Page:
Ohio city claims ex-chief's legal team is unethical in promotion lawsuit
The law firm was accused of improperly obtaining evidence for former Battalion Chief Sean DeCrane's lawsuit that claims he was overlooked for promotion
By Robert Higgs
Advance Ohio Media
CLEVELAND, Ohio — Lawyers representing the city of Cleveland asked a federal judge Wednesday to disqualify the legal team representing a former fire official who claims in a lawsuit that he was improperly passed over for promotion.
The lawyers accused the Chandra Law Firm of violating the Ohio Rules of Professional Conduct for lawyers by improperly obtaining evidence for former Battalion Chief Sean DeCrane's lawsuit. Those ethical violations are so severe, their motion states, that the court must disqualify the lawyers and suppress the statements they collected, their motion states.
The Chandra Law Firm, the founder of which is former city law director Subodh Chandra, says it can prove that the allegations in the court filing are not true.
"The city seeks to suppress the truth -- sworn testimony suggesting (Assistant Safety Director Edward) Eckart and the city retaliated against DeCrane because they thought he exercised First Amendment rights," Chandra said in an interview.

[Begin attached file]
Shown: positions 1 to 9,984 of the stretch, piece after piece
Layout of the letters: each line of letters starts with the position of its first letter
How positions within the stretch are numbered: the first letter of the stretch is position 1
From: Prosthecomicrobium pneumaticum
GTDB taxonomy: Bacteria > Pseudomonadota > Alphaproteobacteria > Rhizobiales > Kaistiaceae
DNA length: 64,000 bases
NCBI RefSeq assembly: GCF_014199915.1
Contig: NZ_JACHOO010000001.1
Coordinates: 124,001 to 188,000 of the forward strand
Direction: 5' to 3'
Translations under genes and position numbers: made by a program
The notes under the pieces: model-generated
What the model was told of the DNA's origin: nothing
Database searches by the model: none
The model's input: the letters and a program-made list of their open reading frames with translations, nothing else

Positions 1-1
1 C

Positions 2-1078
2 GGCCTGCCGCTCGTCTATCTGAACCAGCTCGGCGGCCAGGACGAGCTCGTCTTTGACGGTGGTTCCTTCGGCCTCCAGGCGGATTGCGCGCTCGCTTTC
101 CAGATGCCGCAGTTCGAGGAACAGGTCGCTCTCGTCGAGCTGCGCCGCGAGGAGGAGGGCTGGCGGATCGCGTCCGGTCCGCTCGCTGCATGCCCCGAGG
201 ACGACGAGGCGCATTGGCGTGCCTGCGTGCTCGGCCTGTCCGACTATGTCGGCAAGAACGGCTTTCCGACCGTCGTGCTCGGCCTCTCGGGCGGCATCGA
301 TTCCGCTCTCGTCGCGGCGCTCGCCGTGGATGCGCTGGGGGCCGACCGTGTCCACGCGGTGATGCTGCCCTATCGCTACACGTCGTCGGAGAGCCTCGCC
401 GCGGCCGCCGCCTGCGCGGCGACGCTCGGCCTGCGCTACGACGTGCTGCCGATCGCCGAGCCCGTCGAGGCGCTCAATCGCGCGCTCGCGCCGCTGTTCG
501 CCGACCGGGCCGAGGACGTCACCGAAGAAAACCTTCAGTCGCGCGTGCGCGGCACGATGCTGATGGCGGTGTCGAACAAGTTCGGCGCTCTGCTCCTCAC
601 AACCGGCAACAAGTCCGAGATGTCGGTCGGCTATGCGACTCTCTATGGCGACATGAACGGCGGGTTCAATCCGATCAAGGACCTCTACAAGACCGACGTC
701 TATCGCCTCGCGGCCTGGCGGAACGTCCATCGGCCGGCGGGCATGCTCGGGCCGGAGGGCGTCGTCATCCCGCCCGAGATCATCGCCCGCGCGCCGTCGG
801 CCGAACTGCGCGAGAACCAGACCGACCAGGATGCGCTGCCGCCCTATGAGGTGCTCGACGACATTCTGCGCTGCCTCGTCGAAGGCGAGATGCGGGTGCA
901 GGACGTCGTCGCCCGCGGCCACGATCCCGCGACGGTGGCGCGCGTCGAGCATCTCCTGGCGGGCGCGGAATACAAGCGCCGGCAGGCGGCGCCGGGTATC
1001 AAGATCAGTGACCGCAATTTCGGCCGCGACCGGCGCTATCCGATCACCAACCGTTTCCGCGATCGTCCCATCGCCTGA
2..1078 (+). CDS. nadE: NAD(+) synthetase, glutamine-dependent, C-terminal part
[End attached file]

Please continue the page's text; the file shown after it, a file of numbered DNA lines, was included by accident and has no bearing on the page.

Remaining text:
"But the city must now account to taxpayers for why it's wasting money on outside lawyers in trying to deprive DeCrane of his chosen counsel, by submitting demonstrably false testimony to the court," Chandra said. "We look forward to disproving these falsehoods in court."
Dan Williams, a spokesman for Mayor Frank Jackson, said the city's policy is to not comment on pending litigation.
What's the lawsuit?
DeCrane sued in 2016 shortly after leaving the fire department. He contends the city passed him over for promotions and targeted him for retaliation based on a mistaken belief that he had leaked damaging and embarrassing information about the department's former chief at the time, Daryl McGinnis.
McGinnis was reassigned to non-supervisory duty on Aug.1, 2013 after cleveland.com reported he was short of the training hours required as a condition of employment in the city's fire department. McGinnis resigned two weeks later.
DeCrane contends he warned city officials in January 2013, before McGinnis was named chief, that McGinnis lacked the required training and certification needed to hold his position. But he denies leaking information to the media.
Along with the city, Eckart and two officers from the public safety department's Office of Integrity Control, James Votypka and Christopher Chumita, were named as defendants.
The court has set a deadline for next week for both sides to request summary judgment.
What's the city's accusation?
Lawyers for Zashin & Rich, hired by the city to assist on the case, accuse the Chandra firm of three violations of the Ohio Rules of Professional Conduct that they say are cause for disqualification. The complaints in their motion all center on the collection of statements from current and former fire department employees.
They argue that: